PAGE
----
Remembering 2011: Juan Uribe


Mike Ehrmann/Getty ImagesJuan Uribe (11)

The setup: Glowing from his 26-homer season (including two in the playoffs) in 2010 like a rod from the Springfield Nuclear Power Plant, the 31-year-old Uribe fused with the Dodgers on a three-year, $21 million deal to play second base and a little third as well. After failing to post an OPS over .700 in his final three seasons in Chicago, Uribe had turned in seasons of .824 and .749 from 2009-10 with San Francisco, convincing Ned Colletti to let him light up the Dodgers.

The closeup: Uribe started his Dodger career 7 for 49 with no home runs – perhaps hampered by getting hit by a Tim Lincecum pitch Opening Day – but seemed to get on track in mid-April. On April 29, he hit his third homer in five games to raise his season OPS to .742. But that was his peak. May turned rough at the plate, and then all of a sudden, he was sidelined by a strained hip flexor. Uribe came back to active duty on June 6, but at no time did his season really show any signs of turning around. An 0-for-5 against the Angels on June 24 dropped his OPS below .600 for good. On July 30, he was placed on the disabled list again, seven days after he last played in a game, and he did not return, topping things off with surgery for a sports hernia September 7. He finished the year with a .264 on-base percentage and astonishingly low .293 slugging percentage, making 53 starts at third base (where his defense was a bright spot), 17 at second base and three at shortstop. He went homerless in his final 85 at-bats, and really did nothing more memorable than end up the subject of the above photo and accompanying website.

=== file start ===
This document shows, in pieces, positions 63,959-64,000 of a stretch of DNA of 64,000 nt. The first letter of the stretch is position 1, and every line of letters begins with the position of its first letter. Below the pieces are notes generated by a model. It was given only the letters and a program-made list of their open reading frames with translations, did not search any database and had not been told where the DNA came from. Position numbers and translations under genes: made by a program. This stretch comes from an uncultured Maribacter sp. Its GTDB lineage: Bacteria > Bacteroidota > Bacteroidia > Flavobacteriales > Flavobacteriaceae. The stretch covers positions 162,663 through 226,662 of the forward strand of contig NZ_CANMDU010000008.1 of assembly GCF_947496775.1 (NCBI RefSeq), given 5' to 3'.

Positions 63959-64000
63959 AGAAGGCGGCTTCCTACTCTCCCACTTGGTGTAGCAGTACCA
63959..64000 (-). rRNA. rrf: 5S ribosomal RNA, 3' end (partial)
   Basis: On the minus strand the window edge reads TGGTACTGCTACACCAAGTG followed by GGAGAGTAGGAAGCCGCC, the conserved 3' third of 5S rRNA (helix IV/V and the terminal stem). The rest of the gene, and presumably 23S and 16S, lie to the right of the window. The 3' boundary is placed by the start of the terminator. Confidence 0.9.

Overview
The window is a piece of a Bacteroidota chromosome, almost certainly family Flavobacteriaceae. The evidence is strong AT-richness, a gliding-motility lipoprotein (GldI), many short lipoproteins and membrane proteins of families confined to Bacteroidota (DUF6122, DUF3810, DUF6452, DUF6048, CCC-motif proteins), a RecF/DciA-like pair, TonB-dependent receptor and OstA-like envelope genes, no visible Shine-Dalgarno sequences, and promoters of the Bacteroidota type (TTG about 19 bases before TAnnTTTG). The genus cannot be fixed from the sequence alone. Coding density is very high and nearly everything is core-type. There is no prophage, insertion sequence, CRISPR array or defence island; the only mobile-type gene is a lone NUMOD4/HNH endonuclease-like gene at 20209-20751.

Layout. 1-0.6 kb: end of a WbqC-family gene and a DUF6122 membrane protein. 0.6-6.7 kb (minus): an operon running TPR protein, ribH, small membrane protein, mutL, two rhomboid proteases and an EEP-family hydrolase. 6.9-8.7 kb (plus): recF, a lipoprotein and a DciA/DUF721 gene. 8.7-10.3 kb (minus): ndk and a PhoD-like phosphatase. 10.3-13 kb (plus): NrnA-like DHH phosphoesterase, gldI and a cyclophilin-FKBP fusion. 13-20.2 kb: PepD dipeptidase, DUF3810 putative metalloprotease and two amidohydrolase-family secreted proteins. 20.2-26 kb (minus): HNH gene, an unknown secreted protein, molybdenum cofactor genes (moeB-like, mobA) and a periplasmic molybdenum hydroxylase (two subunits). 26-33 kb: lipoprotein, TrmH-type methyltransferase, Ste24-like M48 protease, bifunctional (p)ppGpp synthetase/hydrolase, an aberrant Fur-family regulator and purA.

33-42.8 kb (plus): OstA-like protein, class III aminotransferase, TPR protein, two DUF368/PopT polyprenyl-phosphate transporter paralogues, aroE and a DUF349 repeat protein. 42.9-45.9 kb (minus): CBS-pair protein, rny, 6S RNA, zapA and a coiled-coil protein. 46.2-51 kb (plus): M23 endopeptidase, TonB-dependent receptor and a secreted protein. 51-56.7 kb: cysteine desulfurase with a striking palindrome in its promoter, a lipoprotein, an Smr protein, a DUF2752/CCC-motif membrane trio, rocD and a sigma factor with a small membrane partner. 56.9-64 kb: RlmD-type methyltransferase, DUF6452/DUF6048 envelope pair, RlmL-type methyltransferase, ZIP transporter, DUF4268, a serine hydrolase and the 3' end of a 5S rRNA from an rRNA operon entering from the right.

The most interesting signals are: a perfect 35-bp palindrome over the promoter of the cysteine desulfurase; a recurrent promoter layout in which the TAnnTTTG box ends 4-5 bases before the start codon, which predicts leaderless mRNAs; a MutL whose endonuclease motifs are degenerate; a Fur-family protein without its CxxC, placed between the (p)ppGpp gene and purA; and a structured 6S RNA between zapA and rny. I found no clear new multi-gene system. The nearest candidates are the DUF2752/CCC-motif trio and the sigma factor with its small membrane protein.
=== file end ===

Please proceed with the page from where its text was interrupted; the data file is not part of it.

Coming attractions: Whenever I think of new Dodgers who disappoint with only four home runs, I think of Dusty Baker, who hit four in his first season in Los Angeles, then came back the next year with 30. While I’m not exactly holding my breath for Uribe to do the same, nor am I expecting him to again turn in a slugging percentage that was his lowest in nine years by more than 100 points. In short, it’s hard to imagine Uribe’s production going anywhere but up (like his salary) in the second year of his contract. Here’s hoping for adequacy!

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